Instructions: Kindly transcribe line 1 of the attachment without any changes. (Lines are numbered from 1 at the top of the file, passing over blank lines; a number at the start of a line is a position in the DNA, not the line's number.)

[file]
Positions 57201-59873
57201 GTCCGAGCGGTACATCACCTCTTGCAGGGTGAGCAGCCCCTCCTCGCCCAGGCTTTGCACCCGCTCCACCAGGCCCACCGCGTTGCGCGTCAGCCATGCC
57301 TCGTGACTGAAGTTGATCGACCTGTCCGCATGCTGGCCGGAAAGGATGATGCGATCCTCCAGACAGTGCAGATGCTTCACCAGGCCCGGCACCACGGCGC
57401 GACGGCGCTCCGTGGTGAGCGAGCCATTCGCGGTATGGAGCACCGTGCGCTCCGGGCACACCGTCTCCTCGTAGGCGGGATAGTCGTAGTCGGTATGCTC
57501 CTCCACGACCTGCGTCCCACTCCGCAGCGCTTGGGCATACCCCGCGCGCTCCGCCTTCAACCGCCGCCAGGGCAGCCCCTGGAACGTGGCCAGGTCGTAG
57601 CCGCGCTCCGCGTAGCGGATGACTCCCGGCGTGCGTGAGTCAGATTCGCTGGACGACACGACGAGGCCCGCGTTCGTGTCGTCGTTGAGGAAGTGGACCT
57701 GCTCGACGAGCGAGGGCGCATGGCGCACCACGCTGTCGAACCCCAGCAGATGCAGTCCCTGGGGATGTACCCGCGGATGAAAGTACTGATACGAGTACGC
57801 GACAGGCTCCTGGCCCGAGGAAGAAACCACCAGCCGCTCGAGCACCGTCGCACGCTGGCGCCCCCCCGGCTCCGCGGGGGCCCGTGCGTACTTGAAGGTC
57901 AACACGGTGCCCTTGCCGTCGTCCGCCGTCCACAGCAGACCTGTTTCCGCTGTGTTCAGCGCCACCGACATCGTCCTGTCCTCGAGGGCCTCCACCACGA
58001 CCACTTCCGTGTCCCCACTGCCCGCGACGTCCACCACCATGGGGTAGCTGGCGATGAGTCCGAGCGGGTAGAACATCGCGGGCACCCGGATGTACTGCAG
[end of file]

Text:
Positions 57201-59873